In the first part of this series it was pointed out many of the ridiculous and frankly lame excuses people often give for not preparing (“getting their affairs in order” as the old saying goes) for their ultimate demise. Regardless of a disaster, we are all going to meet the same fate in the end. Sometimes unexpectedly, but often the natural conclusion of a long life. Death cannot be avoided.
To continue my train of thought from the first part, I am also constantly amazed at the number of intelligent, hardworking, often professional people I meet who do not have even a basic will (i.e. Last Will & Testament). They usually assume whatever they own will just go to their family and that’s that.
You know what happens when you ‘assume’.
When you die everything you own of value is added up and that forms your “estate”. This includes actual money, investments, your 401k and IRA’s, any homes or other real estate property you own, your vehicles, boats if you have, any collectables (especially art and things of real value), any intellectual property you may own or have an ownership in (trademarks, patents, copyrights etc), business interests or ownership, even your sports equipment, etc.
A will gives your instructions how you want your estate property to be divided and transferred to others after your death. People can contest a will in court if they disagree with it (for example, it’s difficult to cut out a spouse or child entirely from a will) but that isn’t as common as tabloids would lead you to believe. The will also state who you designate to oversee the distribution of your property in accordance with your instructions (i.e. the Executor of the estate).
Dying without a will is called dying “Intestate”. If you die without having a legally executed will (the definition of which can vary and is beyond the scope of this article) then all your property is distributed according to the probate laws of the state where you reside. A special court, the Probate Court, is petitioned for the distribution of your property and only under the court’s direction according to the laws of your state is your property passed to others. In essence, that means if you don’t make your own will the state has a one-size-fits-all will for you. And I assure you that one-size-fits-all will does not provide nearly as much generosity and protection as you may want for your property and loved ones.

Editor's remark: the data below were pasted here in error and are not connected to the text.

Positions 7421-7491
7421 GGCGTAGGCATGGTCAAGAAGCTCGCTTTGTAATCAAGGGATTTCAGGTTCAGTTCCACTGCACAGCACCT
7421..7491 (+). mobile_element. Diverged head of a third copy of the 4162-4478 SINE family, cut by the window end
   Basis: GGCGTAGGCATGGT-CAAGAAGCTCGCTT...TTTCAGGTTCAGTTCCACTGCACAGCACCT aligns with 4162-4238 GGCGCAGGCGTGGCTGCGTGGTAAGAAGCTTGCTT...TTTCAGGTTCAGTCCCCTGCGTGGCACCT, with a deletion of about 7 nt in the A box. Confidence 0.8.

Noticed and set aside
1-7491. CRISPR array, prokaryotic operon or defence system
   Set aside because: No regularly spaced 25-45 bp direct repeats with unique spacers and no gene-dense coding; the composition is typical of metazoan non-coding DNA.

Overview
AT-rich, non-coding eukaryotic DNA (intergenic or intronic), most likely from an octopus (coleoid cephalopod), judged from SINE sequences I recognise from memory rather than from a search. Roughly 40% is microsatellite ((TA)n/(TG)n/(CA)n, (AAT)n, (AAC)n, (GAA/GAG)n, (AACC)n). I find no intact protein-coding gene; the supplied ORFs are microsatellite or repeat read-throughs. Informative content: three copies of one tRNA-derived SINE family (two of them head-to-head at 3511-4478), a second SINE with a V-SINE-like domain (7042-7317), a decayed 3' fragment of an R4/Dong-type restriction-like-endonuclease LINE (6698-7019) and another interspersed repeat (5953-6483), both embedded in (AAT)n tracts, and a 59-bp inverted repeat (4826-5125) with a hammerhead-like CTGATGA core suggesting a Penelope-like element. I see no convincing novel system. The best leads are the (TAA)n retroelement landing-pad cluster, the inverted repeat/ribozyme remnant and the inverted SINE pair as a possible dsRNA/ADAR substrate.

People often argue for not having a will that they don’t own much or have little personal wealth. So what! You could win the lottery tomorrow. Wills can be written generically (and often are) instead of for specific dollar amounts or specific property.
For example, movies and TV often show a will saying “To my brother I leave X‑dollars”. Instead, the will can written to say “I leave by brother 10% of my worth after final expenses.” The latter has the advantage of being dynamic based on the value of your estate – you may be worth $1 million or $100 but 10% is 10%.
Another issue arises when leaving property to children. Most children (heck, most adults too!) cannot handle money. Do you think a 10 year old can handle inheriting a house? Or a teenager intelligently manage inheriting life insurance proceeds? Most likely not. In a will you can specify the creation of a trust or multiple trusts (called Testamentary Trusts) that forms after your death and what property you want put into the trust (as well as name a trustee to oversee the trust). You can then specify when and how much of the property to distribute to the children as you think they would be able to properly handle it.
(Footnote: In the case of minor children being the primary inheritors almost certainly the courts will appoint a “Guardian Ad Litem”, a lawyer that represents and advocates for the legal interests of the minor children. The Guardian Ad Litem will likely petition for a financial advisor to be retained or a trust be established to oversee the assets left to the minor until the age of majority at a minimum.)
For example, you could specify that if you die before your child reaches the age of 21 some amount of your property be put into a trust. Then one third of that property be given to the child when they reach 25, another one third of what remains when they reach 30, and the balance when they reach 35. This way, hopefully, the child has learned over their life how to manage money and be less likely to squander it on say a new fancy sports car or new musical instruments for their garage band, etc. (It happens a lot!)
A probate court does not consider any charity or gifts you may want to do. For that you need to specify gifts and charitable donations in a will. As with a giving to friends and relatives in your will, you can specify a specific dollar amount or a percentage of your total worth at the time of your death.
Further, in your will it is common to name guardians for your minor children. Otherwise they potentially may be wards of the state (foster) until a probate court figures it all out. You do not want your children in the foster system ever!!
Finally, a will isn’t set in stone. Wills can and often are changed several times over the course of a persons’ life as their circumstance change. I do recommend strongly spending a little time with an estate planning lawyer (pay their fee, it’s worth it!) to understand your situation now and what is likely in your near future. But even a basic online will is better than nothing.
There are many more issues and points regarding wills and estates. This article isn’t meant as a complete lesson on estate planning.
I hope as a prepper you do realize preparation is more than disaster readiness. Life happens more often than emergencies.